1. Organizing a workable chore chart and allowance system. We’ve had multiple versions of chore charts and allowance systems over the years. Everything from, “You will receive a flat fee, according to your age, not because you complete a task, but because you are a productive member of the Cooper family” to “Twenty Five Cents per chore, per kid, period.” to “I scribbled a list and it’s sitting on the counter. Do everything on it and come see me when you are finished.” to “It’s been four months since I paid you anything because, as it turns out, I’m quite the slacker-mom, so to appease my guilt, you may pick out whatever you want from Toys R Us and we’ll call it even.”
My kids are now all old enough to do regular chores, and do them well. Even the 5 year old. In fact, they do regular chores every day (make beds, feed pets, set and clear the dinner table, straighten rooms), but I rarely keep track or pay them an allowance. I want to improve in this area for two reasons:
a. It’s important to me that my children know how to handle money well: to give generously, to save diligently and to spend wisely. It’s impossible to teach them to handle money, if they never have money to handle. Duh.
b. Many times when we are out shopping, they will ask for something that I do not want to buy for them. They are quick to respond, “Please Mom, I will use my own money!” To which I respond, “You have no money.” To which they respond, “I would if you would pay me an allowance.”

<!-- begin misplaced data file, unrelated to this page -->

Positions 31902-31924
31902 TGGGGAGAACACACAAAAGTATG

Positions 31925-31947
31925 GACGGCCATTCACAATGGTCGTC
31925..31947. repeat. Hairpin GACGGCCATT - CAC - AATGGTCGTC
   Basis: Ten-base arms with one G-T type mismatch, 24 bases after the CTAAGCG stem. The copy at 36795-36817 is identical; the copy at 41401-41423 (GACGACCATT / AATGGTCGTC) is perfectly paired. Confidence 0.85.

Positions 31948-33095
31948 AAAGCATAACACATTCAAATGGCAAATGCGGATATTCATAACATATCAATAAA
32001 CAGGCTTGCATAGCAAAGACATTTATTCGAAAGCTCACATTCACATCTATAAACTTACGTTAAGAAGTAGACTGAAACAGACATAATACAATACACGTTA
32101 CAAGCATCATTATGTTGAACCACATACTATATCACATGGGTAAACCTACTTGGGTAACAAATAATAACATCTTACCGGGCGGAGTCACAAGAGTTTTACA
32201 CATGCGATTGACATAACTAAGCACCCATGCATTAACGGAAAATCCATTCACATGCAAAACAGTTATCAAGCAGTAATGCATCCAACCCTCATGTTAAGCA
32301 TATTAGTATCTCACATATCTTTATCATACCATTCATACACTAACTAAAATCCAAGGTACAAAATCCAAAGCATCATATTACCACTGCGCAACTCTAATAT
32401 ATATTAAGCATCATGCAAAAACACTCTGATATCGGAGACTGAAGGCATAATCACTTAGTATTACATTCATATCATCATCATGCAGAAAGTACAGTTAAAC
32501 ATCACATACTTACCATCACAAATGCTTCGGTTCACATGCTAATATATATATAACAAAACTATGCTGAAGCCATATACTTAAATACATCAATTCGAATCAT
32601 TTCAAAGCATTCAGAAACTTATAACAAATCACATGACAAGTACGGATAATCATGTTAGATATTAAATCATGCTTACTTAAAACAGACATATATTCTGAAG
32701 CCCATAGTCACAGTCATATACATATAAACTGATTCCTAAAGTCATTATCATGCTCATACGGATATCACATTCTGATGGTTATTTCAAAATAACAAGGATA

My parents were excellent at teaching money management. I grew up in a debt-free household, and it wasn’t because we were wealthy. My dad worked at a factory (sometimes working over-time AND working two additional jobs) and my mom stayed at home to raise seven children. Plus, they sent us all to Catholic schools. And paid for our college (without school loans!) for those of us who wanted to attend.
Thanks to them, I entered adulthood confidently understanding the value of money and the dangers of credit. I want to pass this heritage on to my children. It’s one of those things I’ve been meaning to do for years, but am just now getting my act together to implement it.
I’ve got a brand new chore/allowance system that I introduced yesterday. It’s not complicated—which is my tendency—to overcomplicate and then toss the plan because no one wants to maintain it. I don’t want to speak too soon, though. I’ll give it a few weeks to work out the bugs. If it works, I’ll share the details in a future post.
2. Having one Electronics-Free Day per week. Last week, I was having lunch with a friend, and she said when she was growing up, she was only allowed to watch TV on the weekends. That night, I mentioned this to my children, and they hissed at me. Literally—like a scary stray cat, they made a hissing sound.